eDiscovery Daily Blog

If You’re Reading This, It Probably Doesn’t Apply to You: eDiscovery Best Practices

On the veritable eve of the annual Georgetown Law Center eDiscovery Training Academy (covered by us here), Craig Ball (who is in the midst of that very academy now) has asked the question Have We Lost the War on E-Discovery?  But, if you’re reading that (or this blog post), it probably doesn’t apply to you.

In Craig’s post from last Thursday, he notes that the idea that there is a war on eDiscovery “[s]ounds like a paranoid notion, but the evidence is everywhere.”  He observes that he is “flummoxed by how the tide has turned to anti-discovery topics”, such as proportionality, privacy, General Data Protection Regulation (GDPR) and cybersecurity.  He notes that “[t]hese are important topics” and that “[d]iscovery needs to be just, speedy and inexpensive”, but asks “why do we keep forgetting that there’s a comma in there?  Will we ever balance our self-interest in advancing our client’s wishes against our common interest in a justice system that serves everyone?”

Craig also notes that “Impractical, misplaced and mistimed topics like blockchain,” (oops, we did that in a blog series and webcast) “Dark Web and AI serve to eat up time that should be devoted to e-discovery topics about which lawyers still desperately need practical instruction.”  In asking you whether there is a war on eDiscovery, Craig also challenges you to “[l]ook at the agenda of any major e-discovery conference” and “[c]ount the hours devoted to practical e-discovery skills that support the finding and turning over of relevant evidence”, then “count the hours devoted to telling lawyers how to limit discovery, challenge discovery, assert proportionality, protect privacy, enforce data security, manage data breaches, delegate discovery to vendors, cut costs or cede their roles to robots.”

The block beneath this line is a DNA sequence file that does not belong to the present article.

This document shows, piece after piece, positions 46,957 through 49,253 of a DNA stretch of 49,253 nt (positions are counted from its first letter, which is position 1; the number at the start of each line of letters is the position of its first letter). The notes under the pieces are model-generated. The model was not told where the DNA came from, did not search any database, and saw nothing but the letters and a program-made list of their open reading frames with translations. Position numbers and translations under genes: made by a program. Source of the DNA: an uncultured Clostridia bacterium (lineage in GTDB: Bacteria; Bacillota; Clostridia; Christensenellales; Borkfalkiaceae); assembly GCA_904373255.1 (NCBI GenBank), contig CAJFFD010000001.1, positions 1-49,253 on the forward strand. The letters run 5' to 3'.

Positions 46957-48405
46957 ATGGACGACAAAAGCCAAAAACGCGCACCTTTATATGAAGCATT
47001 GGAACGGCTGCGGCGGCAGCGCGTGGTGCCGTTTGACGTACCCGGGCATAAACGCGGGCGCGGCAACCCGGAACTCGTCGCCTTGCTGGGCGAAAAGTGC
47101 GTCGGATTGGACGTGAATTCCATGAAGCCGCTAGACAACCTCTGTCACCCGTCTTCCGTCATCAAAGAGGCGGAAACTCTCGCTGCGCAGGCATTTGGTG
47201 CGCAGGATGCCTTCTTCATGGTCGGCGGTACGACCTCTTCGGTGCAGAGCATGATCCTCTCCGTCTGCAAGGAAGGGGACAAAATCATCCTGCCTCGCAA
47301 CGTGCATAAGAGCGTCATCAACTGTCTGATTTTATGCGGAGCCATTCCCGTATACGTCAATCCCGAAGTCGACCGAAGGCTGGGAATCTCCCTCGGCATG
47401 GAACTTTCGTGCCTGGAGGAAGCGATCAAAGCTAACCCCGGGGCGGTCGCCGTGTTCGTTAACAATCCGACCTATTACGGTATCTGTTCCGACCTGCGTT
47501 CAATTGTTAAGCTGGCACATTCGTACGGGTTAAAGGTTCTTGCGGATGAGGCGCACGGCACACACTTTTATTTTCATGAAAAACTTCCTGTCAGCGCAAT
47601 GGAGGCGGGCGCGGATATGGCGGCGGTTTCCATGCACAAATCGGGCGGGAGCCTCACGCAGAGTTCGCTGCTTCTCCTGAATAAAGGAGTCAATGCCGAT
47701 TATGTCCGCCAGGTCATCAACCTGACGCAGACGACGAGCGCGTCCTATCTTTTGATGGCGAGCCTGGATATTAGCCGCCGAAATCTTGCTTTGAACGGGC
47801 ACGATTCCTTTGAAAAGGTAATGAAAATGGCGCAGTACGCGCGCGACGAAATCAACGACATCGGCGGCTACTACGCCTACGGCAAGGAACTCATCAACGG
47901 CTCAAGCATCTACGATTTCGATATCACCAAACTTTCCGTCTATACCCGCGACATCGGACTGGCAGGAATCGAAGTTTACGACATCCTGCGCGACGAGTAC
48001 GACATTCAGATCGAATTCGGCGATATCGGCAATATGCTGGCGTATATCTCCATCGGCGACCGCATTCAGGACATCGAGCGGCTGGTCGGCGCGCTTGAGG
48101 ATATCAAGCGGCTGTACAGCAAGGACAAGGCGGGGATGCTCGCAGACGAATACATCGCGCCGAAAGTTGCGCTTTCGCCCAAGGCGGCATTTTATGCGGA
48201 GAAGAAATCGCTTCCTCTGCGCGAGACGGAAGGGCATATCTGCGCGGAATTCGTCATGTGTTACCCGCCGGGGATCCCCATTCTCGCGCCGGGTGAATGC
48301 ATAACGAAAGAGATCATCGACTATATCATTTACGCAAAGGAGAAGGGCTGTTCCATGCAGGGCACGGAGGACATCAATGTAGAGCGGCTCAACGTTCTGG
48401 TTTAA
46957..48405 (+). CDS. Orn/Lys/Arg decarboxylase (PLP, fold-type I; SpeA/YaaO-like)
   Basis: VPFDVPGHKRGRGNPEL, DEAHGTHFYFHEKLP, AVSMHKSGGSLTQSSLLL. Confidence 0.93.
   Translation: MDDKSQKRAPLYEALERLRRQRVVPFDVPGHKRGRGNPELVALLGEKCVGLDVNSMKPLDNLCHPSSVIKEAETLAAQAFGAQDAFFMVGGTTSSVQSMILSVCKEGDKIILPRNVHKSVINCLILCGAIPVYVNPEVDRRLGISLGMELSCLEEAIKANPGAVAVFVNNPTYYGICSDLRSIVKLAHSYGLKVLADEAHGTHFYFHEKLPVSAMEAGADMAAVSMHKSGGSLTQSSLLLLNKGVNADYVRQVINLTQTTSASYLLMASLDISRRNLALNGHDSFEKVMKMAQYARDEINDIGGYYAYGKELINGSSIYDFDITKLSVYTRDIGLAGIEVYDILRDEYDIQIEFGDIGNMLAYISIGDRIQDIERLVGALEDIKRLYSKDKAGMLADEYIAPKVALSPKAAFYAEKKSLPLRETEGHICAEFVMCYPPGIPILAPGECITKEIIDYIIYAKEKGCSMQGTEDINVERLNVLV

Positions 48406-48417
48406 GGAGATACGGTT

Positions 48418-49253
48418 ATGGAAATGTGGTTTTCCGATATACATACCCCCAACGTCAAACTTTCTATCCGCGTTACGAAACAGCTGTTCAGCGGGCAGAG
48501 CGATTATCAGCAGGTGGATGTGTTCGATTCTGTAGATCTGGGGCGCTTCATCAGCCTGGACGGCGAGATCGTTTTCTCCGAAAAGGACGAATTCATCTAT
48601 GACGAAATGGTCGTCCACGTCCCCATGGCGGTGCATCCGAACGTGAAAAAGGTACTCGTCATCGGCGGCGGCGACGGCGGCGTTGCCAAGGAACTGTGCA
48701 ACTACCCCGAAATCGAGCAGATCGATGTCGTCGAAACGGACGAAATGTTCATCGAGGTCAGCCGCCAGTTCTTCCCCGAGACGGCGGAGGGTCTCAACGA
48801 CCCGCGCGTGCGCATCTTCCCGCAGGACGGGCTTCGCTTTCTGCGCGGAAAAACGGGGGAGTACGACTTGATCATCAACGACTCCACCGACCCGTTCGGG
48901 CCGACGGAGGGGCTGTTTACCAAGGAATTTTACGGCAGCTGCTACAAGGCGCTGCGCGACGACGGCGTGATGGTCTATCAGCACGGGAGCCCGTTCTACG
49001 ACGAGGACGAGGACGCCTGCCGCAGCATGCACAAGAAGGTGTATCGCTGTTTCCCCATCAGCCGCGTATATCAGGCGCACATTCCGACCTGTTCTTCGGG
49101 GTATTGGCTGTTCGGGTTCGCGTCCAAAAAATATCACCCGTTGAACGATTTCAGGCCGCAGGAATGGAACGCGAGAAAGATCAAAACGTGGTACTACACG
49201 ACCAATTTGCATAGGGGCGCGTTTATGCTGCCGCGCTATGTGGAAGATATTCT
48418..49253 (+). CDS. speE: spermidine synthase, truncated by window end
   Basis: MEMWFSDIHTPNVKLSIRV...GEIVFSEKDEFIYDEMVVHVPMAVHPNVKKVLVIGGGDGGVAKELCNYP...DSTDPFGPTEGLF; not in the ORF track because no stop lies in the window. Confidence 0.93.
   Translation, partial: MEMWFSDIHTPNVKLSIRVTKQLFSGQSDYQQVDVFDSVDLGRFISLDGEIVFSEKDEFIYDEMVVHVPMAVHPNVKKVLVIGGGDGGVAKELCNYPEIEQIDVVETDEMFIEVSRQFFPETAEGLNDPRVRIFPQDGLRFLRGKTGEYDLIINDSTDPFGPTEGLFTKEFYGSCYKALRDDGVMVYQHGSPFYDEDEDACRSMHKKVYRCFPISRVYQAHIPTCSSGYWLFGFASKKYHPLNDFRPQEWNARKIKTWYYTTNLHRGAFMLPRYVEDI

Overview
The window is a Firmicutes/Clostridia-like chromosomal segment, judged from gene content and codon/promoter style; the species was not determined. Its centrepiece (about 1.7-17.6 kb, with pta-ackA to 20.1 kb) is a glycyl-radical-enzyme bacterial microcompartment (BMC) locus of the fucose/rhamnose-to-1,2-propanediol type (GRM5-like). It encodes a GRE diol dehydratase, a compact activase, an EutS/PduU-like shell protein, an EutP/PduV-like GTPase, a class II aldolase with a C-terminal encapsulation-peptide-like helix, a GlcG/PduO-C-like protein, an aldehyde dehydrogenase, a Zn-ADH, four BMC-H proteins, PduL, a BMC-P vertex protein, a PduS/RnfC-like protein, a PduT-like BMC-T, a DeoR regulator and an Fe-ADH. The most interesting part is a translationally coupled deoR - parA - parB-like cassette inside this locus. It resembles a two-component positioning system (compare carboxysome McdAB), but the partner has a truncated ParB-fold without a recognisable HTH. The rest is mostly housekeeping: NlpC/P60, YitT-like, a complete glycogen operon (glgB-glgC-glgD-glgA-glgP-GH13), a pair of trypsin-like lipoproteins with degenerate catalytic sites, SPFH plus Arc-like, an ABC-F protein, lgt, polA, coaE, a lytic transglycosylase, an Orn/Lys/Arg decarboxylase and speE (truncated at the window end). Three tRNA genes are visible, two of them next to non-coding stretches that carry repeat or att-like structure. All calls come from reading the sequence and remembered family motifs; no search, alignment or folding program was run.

Craig, in referencing the “last round of e-discovery rules amendments”, also observes that requesting parties are not winning the war on eDiscovery and notes that “Corporations spent more money lobbying for the 2015 e-discovery rules changes than has ever been spent in support of procedural rules amendments since 1939.   Final score: Funders 1, Founders 0.”

Craig is not wrong about any of this.  He was one of the experts that discussed the challenges facing plaintiff’s attorneys in Tom O’Connor’s recent series on our blog.  There are a lot of challenges and we will touch on that tomorrow and later this month in our monthly webcast.

But, here’s the problem.  Most of the people who are in this predicament are probably not reading about this in Craig’s blog – or here.  They aren’t requesting those hours of instruction on practical eDiscovery skills.  They aren’t reading the blogs and other publications to learn more about what they should be doing (at least when we do cover those topics).

If they did, the webinars and blogs and conferences might just cover those topics more.  They cover what their viewers/readers/attendees are asking for.  And, it’s not usually the practical eDiscovery skills because many of the people who view the webinars, read the blogs and attend the conferences have learned about those already.  They are among the small percentage who have obtained that knowledge already and want to move onto newer topics that are more interesting to them.  It’s the rest of the people who haven’t.  And, unfortunately, they are the ones who are not reading Craig’s blog, or this one.

So, what do you think?  Do you want to see more practical eDiscovery skills covered on this blog?  As always, please share any comments you might have or if you’d like to know more about a particular topic.

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